Advertisement

Fate of Colombia plane crash children unknown; Petro deletes tweet

A soldier and a dog take part in a search operation for child survivors from a Cessna 206 plane that had crashed in the jungle more than two weeks ago, in Caqueta

BOGOTA (Reuters) -The fate of four children who were missing after a plane crash in southern Colombia was unclear on Thursday after President Gustavo Petro deleted a Tweet saying they had been found alive, adding in a new message that reports of their discovery were unconfirmed and the search still ongoing.

The children have been missing since May 1, when the plane they were traveling in crashed in thick jungle.

On Wednesday, Petro said in the now-deleted Twitter message that the children, aged 13, 9 and 4, as well as an 11-month-old baby, had been found alive thanks to arduous searching by members of the armed forces.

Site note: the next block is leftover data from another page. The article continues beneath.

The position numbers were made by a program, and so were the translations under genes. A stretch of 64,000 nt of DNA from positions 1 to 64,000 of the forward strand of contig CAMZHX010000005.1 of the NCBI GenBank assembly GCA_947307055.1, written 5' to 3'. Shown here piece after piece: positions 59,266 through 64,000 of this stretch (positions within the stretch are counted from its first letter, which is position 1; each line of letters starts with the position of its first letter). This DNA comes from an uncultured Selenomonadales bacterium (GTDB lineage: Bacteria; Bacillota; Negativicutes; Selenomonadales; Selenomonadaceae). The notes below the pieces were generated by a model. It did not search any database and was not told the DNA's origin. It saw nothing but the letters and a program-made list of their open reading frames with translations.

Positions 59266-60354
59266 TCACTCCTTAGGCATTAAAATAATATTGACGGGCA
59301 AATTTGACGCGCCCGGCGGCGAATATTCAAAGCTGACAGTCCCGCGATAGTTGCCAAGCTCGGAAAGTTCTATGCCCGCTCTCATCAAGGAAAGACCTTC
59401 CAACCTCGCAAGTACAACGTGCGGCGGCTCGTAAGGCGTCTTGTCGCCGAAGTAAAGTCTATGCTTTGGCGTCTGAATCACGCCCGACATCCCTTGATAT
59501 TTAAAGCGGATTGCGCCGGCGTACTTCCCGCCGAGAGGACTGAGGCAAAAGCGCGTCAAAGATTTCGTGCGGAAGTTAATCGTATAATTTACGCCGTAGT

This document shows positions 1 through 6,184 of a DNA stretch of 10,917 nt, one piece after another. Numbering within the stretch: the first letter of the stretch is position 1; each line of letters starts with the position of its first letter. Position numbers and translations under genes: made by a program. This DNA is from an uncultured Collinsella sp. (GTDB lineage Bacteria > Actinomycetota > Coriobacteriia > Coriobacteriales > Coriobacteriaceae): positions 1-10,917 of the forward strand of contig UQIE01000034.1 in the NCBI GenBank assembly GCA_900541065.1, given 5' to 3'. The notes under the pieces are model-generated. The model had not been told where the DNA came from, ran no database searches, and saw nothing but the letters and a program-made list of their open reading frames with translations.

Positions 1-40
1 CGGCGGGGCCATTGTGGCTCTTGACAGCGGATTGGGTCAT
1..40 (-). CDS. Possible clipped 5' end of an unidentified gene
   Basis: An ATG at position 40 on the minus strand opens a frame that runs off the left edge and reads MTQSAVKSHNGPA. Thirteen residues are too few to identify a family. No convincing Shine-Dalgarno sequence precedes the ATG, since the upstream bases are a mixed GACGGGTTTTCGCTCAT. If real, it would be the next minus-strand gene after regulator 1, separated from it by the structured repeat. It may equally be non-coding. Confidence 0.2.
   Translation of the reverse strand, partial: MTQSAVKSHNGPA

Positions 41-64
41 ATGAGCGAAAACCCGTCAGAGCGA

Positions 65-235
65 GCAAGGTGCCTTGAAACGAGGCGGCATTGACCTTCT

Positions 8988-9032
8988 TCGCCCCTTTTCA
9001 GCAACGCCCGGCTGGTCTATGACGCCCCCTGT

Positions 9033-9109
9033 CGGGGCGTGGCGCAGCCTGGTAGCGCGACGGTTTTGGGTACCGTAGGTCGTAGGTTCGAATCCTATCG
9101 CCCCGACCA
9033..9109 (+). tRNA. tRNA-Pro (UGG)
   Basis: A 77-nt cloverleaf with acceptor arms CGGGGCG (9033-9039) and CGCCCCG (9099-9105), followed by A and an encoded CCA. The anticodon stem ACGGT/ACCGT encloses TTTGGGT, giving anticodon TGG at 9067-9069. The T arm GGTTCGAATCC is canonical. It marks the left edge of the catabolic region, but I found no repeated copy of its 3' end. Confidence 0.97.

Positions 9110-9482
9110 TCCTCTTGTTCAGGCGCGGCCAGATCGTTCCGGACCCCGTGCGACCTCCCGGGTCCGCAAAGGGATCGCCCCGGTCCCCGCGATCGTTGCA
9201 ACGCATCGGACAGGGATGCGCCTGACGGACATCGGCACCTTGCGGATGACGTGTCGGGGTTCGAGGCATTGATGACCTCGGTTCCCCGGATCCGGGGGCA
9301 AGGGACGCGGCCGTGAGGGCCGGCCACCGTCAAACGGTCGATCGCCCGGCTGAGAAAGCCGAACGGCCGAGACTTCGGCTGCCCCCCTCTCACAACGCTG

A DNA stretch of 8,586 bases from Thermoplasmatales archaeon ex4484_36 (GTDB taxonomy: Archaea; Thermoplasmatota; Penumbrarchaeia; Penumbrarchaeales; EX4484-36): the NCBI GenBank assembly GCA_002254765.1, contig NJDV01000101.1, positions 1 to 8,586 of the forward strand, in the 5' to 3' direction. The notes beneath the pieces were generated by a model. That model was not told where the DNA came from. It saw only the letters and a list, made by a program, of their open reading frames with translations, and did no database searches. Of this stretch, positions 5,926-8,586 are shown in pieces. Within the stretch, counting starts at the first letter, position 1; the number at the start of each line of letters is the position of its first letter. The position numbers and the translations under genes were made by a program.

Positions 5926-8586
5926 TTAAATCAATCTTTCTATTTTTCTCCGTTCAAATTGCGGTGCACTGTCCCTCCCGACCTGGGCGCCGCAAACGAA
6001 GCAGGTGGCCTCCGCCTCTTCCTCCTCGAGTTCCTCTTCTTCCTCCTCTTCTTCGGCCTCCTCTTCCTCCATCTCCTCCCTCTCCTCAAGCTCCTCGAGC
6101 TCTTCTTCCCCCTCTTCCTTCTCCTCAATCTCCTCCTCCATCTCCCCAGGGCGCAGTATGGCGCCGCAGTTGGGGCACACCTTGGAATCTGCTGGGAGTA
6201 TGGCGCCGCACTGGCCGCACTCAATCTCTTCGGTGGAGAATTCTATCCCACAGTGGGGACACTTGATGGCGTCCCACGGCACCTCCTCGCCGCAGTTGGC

"I have decided to delete the tweet because it hasn't been possible to confirm the information provided by the (child welfare agency)," he said, adding that searches were ongoing.

"I'm sorry it happened," he said. "At this time there's no other priority other than moving forward with the search until you find them. The children's lives are the most important."

The plane - a Cessna 206 - was carrying seven people on a route between Araracuara, in Amazonas province, and San Jose del Guaviare, a city in Guaviare province, when it issued a mayday alert due to engine failure in the early hours of May 1.

Three adults, including the pilot, died as a result of the crash and their bodies were found inside the plane.

Preliminary information from the civil aviation authority, which coordinated the rescue efforts, suggests the children escaped the plane and set off into the rainforest to find help.

Rescuers, supported by search dogs, had previously found discarded fruit the children ate to survive, as well as improvised shelters made with jungle vegetation.

Airplanes and helicopters from both Colombia's army and air force participated in the rescue operations.

(Reporting by Luis Jaime Acosta and Oliver GriffinWriting by Oliver Griffin and Alistair Bell)